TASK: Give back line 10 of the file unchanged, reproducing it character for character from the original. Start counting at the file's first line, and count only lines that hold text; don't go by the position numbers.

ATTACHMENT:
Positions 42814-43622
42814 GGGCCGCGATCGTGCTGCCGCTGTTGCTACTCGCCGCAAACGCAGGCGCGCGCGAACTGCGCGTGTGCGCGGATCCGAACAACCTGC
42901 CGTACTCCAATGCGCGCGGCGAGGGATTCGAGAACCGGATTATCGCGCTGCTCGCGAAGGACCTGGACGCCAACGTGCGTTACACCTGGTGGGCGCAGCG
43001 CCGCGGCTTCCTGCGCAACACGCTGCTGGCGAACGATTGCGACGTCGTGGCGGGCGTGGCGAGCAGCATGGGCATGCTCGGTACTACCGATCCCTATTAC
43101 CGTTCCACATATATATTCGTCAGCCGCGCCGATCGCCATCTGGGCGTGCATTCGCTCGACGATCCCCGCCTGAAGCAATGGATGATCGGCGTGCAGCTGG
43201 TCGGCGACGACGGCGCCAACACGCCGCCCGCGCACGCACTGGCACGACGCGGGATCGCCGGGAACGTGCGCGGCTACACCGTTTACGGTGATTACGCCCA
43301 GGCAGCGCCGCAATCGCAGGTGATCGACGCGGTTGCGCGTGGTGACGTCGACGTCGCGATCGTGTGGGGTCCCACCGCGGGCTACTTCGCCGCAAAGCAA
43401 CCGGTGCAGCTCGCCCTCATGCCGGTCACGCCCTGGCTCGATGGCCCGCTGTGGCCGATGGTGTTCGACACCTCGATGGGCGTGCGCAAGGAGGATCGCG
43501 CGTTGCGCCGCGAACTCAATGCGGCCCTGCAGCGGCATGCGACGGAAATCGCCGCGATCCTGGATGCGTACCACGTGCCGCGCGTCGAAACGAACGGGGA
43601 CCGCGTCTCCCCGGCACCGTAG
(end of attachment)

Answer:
43601 CCGCGTCTCCCCGGCACCGTAG